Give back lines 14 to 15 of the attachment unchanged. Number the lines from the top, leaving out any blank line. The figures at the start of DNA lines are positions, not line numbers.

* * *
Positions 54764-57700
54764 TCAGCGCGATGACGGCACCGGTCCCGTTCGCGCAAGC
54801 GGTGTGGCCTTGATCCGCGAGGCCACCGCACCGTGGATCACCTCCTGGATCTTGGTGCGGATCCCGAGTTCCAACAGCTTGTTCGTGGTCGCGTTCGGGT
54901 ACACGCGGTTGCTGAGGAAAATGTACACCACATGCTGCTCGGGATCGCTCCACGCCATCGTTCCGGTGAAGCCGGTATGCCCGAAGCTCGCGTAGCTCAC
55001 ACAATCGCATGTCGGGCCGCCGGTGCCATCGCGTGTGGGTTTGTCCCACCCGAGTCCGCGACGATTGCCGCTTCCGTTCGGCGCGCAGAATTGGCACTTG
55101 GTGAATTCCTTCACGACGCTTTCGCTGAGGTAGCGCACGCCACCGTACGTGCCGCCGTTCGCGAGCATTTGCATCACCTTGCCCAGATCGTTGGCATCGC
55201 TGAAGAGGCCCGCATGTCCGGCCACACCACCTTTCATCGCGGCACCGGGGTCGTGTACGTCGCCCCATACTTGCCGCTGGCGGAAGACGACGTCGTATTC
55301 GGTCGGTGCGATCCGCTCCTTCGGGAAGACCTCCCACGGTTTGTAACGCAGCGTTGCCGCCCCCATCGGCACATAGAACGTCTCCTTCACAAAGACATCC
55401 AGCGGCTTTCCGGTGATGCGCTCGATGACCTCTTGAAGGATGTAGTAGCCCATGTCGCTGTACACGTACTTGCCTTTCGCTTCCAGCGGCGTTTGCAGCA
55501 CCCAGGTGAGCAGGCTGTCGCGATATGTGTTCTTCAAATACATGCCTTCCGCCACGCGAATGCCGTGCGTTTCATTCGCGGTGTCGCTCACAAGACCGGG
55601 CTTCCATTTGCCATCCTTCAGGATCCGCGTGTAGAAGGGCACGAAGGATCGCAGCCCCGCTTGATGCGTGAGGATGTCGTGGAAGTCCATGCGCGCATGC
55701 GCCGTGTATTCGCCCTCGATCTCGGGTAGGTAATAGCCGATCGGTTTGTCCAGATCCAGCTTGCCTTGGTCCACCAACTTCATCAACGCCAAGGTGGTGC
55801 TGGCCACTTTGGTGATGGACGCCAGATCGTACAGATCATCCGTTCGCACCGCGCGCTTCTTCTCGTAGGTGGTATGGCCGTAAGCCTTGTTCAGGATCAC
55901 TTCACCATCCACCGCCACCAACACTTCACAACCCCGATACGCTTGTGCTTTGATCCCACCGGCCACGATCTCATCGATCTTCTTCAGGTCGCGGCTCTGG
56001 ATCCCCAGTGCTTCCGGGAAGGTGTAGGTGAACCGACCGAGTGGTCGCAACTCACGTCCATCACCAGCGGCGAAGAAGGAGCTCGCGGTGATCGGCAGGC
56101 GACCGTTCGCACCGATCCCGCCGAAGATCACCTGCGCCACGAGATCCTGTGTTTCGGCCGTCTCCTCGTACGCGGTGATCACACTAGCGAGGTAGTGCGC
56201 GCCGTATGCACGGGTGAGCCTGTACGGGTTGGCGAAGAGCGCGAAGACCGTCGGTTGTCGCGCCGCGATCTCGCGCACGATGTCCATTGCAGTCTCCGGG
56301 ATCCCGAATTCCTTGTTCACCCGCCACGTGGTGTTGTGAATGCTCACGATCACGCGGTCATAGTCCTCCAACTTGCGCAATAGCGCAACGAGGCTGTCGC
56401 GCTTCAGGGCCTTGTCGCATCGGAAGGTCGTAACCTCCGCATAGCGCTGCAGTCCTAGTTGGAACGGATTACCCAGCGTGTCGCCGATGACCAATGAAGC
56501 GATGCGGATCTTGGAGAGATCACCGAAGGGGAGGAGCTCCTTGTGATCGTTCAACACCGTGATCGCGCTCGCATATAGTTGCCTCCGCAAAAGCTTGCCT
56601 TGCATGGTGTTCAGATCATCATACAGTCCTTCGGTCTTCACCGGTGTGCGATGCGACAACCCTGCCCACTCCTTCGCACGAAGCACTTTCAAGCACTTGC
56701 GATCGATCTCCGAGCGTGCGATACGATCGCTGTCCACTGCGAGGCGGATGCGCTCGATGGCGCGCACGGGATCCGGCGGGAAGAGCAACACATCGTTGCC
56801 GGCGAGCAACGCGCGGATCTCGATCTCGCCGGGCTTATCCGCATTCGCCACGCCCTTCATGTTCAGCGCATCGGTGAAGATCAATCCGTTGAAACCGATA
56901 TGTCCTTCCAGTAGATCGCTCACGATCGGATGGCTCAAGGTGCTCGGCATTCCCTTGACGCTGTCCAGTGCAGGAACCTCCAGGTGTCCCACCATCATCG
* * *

55901 TTCACCATCCACCGCCACCAACACTTCACAACCCCGATACGCTTGTGCTTTGATCCCACCGGCCACGATCTCATCGATCTTCTTCAGGTCGCGGCTCTGG
56001 ATCCCCAGTGCTTCCGGGAAGGTGTAGGTGAACCGACCGAGTGGTCGCAACTCACGTCCATCACCAGCGGCGAAGAAGGAGCTCGCGGTGATCGGCAGGC